We would like to preface this by saying that this project has used existing literature about colonial forces in and around Sonoma County, California. We recognize that this website is a record of historic trauma, and that by not involving stakeholders from the Indian community we have engaged in further colonial erasure. In the future we would like to expand the scope of this research to include Native voices and acknowledge that by not doing so we have been able to present at best a deeply flawed narrative. As it stands, we did what we could in the time allotted in order to start this project that we know will take more time and care from an ethical standpoint to fully execute.
Founded in 1961, Sonoma State University sits on 269 acres at the southern end of the Santa Rosa Plain, near the foot of Sonoma Mountain. The campus is located in Rohnert Park, one of the early post-war planned communities; the town of Cotati is nearby. On a bench outside the local county library there is a depiction of three men: Chief Kotate, perhaps a Coast Miwok chief; Juan Castaneda, a soldier who held the first Mexican land grant in the area; and Fred Rohnert, the son of Waldo Emerson Rohnert who used the land as a seed farm. Of the three, one appears to be fictional, and it is neither Castaneda nor Rohnert.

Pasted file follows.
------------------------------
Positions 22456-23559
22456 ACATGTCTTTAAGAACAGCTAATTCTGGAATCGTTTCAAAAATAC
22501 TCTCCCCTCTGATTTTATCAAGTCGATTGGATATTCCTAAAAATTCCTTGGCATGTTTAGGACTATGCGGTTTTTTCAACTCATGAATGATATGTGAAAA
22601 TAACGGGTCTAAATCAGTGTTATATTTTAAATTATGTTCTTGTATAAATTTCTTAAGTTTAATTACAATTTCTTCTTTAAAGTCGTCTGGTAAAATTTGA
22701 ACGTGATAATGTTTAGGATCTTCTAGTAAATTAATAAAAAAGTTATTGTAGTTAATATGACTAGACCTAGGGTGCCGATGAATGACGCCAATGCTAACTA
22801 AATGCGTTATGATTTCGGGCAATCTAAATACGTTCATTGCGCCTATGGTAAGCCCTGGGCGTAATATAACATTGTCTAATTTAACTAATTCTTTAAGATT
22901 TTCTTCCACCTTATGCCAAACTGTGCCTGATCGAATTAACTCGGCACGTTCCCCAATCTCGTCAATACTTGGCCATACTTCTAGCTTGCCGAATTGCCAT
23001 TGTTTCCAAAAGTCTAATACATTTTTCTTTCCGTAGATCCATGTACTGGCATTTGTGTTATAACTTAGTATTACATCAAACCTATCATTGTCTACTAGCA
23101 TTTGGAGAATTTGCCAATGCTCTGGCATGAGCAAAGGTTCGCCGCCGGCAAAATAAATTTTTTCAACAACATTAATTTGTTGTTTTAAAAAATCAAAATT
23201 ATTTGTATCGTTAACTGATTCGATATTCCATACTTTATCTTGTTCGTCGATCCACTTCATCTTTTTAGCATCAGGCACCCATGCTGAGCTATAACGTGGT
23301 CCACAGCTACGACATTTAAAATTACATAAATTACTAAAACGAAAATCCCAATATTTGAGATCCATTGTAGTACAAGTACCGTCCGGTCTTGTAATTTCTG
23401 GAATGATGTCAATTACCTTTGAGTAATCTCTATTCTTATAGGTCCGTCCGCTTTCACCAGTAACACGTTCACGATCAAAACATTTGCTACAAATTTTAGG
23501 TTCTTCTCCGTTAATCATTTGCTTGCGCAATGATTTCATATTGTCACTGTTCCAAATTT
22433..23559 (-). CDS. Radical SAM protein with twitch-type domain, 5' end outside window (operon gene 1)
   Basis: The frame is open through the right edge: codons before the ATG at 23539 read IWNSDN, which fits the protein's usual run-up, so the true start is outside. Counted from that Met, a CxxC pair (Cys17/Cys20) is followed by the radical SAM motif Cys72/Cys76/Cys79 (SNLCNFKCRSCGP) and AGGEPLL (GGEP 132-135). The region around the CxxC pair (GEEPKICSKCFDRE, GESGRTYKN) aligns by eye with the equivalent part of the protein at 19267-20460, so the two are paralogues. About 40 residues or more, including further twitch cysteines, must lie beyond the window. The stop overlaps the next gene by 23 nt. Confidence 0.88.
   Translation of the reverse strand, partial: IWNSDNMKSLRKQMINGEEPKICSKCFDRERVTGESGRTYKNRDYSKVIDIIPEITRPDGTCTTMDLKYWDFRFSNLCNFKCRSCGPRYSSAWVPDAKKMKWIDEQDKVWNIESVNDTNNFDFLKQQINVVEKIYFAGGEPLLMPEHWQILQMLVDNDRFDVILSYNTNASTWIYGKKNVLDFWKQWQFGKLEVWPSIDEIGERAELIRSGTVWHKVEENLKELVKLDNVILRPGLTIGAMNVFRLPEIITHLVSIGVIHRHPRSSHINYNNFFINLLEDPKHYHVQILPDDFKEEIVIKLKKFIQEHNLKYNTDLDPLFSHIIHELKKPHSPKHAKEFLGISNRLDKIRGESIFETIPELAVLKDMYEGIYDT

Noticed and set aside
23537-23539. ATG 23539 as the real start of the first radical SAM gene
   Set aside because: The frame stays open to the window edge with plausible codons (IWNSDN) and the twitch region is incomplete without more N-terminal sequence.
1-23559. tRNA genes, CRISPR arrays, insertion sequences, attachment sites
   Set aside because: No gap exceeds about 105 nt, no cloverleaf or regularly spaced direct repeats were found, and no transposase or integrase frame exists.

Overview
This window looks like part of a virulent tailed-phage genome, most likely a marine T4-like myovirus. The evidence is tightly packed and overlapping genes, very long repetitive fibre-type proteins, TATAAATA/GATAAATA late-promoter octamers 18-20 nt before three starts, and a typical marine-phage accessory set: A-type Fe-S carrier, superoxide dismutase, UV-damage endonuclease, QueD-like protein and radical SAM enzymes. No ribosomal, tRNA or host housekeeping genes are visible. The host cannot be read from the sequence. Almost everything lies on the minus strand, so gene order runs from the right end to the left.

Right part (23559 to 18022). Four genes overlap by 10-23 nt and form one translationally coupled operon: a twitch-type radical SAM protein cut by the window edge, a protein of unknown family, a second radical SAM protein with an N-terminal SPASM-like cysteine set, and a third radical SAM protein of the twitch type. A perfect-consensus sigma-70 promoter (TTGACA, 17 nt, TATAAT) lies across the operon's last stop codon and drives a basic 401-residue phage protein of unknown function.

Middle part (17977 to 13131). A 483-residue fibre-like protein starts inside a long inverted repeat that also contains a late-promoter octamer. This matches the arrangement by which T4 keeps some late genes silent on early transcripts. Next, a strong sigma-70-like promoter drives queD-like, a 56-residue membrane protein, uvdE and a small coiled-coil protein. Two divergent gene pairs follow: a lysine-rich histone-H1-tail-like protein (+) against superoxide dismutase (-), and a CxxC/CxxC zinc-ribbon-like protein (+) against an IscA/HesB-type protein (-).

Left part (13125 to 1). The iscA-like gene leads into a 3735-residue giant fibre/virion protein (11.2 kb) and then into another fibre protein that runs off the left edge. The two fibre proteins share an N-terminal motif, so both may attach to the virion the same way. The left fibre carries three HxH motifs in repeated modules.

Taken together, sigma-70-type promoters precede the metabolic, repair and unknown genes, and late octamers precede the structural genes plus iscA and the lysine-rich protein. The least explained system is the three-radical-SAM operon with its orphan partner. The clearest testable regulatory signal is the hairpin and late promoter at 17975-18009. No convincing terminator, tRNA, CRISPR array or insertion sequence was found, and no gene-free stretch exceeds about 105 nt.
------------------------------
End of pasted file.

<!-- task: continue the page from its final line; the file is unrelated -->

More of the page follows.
For this project we have studied the history of land dispossession and colonial contact with native people in the area in an effort to understand Native land dispossession, erasure, and colonial contact where our University sits. We have tried to be sensitive to the nature of the story we are telling and whenever possible we have looked for native voices, as they are often erased in retellings. We believe this is a worthwhile project at this time, particularly in light of the nationalist rhetoric being used at the highest levels of our government to vilify the “other” which has been used with disastrous effects on marginalized people throughout history. We invite you to explore our resources and references page for links to organizations who are involved in centering Native voices and working in education, outreach, language revitalization, and others.